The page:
However, adapting the MBA concept to the ESRF 6 GeV accelerator complex30 was found to be technically impossible. The field strengths and gradients for the magnets were not achievable, even with state-of-the-art technology. In addition, the transverse and momentum acceptances were found to be too small to allow for accumulation of electrons using standard off-axis injection schemes31,32,33 and at the same time providing a sufficiently large beam lifetime7,34. It should however be noted that recent upgrade programmes have since then proposed injection schemes with very small transverse acceptance35,36 to overcome these limits, but these options were not considered for the new ESRF ring at the time.

In 2012, the HMBA lattice proposal introduced novel ingredients that allowed the field strengths of the magnets to be significantly reduced, while also improving the 6D acceptance of the lattice and achieving ultra-low emittances9,10.

The unit cell of the ESRF HMBA lattice is shown in Fig. 1 and the main ring parameters are summarised in Table 1. Its characteristics can be summarised as follows (see also Supplementary Note 2):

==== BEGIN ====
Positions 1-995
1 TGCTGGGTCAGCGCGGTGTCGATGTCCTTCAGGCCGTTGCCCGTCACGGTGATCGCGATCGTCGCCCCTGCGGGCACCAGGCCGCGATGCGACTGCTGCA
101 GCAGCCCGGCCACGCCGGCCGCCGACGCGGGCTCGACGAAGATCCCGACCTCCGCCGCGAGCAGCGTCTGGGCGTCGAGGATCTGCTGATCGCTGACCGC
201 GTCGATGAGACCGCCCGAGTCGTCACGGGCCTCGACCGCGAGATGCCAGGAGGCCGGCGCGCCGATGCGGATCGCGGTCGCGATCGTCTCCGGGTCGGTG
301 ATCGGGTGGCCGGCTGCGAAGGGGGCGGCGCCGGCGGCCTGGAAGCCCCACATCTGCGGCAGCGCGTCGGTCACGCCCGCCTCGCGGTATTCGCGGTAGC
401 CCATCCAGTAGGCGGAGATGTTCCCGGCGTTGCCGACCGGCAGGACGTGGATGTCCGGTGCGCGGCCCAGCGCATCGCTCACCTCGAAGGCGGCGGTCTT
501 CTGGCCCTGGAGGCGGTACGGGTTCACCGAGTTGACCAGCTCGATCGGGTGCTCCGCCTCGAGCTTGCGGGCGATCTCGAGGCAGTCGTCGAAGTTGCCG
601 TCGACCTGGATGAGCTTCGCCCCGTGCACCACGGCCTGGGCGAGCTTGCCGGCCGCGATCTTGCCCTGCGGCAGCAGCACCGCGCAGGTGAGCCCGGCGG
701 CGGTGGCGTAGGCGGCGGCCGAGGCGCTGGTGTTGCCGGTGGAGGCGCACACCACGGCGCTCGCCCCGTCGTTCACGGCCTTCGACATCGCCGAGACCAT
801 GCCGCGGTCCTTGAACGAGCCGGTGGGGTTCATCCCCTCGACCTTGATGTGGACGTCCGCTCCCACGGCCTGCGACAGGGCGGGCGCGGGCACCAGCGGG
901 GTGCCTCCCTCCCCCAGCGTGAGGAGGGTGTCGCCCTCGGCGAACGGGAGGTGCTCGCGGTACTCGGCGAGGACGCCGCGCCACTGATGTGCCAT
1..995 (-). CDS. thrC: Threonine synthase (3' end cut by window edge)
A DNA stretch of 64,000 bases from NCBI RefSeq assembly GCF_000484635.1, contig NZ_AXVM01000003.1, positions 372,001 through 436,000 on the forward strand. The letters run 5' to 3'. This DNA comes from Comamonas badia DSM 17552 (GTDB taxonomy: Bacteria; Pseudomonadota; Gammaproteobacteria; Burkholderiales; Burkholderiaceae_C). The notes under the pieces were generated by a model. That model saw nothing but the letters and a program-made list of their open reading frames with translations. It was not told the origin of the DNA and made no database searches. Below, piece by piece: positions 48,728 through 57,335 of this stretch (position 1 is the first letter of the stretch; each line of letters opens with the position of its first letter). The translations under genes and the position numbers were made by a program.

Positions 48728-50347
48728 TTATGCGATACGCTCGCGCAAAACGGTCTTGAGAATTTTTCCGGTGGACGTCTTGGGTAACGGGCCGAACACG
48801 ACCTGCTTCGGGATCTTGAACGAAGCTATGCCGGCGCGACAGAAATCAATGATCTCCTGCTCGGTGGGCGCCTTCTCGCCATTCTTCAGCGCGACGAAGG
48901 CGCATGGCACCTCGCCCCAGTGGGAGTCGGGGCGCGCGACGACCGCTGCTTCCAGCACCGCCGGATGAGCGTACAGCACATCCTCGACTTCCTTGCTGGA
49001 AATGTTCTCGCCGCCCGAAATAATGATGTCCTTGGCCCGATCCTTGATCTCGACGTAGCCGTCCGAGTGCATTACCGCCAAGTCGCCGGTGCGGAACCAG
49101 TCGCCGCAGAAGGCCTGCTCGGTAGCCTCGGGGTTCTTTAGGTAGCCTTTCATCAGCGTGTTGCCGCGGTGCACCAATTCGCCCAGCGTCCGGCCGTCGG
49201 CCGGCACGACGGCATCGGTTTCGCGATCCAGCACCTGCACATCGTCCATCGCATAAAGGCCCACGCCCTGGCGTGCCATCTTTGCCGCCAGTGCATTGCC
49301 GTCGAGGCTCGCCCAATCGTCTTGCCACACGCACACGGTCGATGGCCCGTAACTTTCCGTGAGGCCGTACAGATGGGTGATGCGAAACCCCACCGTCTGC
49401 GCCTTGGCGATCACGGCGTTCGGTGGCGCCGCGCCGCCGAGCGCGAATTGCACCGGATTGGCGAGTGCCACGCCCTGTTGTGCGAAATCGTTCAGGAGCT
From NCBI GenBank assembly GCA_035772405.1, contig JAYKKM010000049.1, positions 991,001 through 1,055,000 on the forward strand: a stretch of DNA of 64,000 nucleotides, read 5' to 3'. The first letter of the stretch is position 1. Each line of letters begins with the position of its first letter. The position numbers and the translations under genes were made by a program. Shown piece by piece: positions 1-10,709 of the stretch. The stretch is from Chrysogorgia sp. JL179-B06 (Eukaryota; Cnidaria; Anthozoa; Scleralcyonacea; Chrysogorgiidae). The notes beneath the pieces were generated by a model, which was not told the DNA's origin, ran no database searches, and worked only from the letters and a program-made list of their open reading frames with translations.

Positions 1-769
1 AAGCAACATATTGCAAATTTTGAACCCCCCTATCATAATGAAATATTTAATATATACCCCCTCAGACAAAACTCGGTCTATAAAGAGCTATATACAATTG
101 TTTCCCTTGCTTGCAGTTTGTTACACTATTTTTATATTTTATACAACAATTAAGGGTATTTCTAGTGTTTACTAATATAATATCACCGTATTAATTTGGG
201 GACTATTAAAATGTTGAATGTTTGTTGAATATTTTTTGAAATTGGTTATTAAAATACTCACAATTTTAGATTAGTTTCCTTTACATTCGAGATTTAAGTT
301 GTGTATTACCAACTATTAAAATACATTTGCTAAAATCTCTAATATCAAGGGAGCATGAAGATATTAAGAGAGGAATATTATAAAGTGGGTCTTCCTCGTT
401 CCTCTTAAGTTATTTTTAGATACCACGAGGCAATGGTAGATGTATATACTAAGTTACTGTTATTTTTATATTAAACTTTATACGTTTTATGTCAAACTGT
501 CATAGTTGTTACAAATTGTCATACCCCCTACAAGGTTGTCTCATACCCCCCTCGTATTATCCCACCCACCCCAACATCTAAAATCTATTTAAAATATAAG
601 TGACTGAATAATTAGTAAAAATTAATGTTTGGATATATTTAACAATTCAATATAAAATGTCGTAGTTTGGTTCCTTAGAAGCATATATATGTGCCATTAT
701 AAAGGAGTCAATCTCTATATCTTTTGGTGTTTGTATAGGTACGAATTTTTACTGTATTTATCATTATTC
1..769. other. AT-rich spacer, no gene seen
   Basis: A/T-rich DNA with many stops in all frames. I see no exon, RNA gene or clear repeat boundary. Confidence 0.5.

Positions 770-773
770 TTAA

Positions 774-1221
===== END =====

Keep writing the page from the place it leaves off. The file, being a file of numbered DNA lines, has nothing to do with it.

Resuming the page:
• Low horizontal beta functions and dispersion at dipoles.

  • Optimised sextupole layout and associated optics functions to reduce their strengths and thus magnets length. This allows for an increased number of dipoles to be accommodated in a given arc length, and also compensates for the natural chromaticity (see Supplementary Note 3) introduced by high-gradient (91 Tm-1) quadrupoles.

  • Intrinsic compensation of non-linear resonances to provide large transverse and momentum acceptances. This allows off-axis injection with more than 90% efficiency and beam lifetime of the order of 20 h.

Fig. 1: Lattice functions and magnet layout for the hybrid multi-bend Achromat SR standard cell.
figure 1

The Dipoles, quadrupoles, sextupoles, multipoles and diagnostic elements along the cell (position s) are shown as violet, pink, light green, dark green and black objects respectively. The βx, βz, and ηx parameters are shown as blue, red and orange lines respectively. Reproduced by permission27.

Table 1 Comparison of DBA and HMBA source parameters.

To achieve such overall performance parameters and overcome the technological challenge and acceptance limitations, the ESRF HMBA lattice features an improved layout for the dipoles and sextupoles as illustrated in Fig. 1. Instead of being equally distributed, the dipoles are arranged such that more space is available near the sextupoles. This choice increases the β-functions and dispersion at the sextupoles. As a result, their correction efficiency increases and it is possible to significantly reduce their strengths to obtain the same effective chromaticity correction (see Supplementary Note 3). In addition, the bending angle of the neighbouring permanent magnet dipoles is varied longitudinally to further increase the dispersion and slightly reduce the horizontal emittance37,38. Finally, the central part of the cell is composed of strong focusing quadrupoles and combined defocusing dipole-quadrupoles to optimise the space usage and increase the horizontal damping partition number Jx (ϵhJx−1).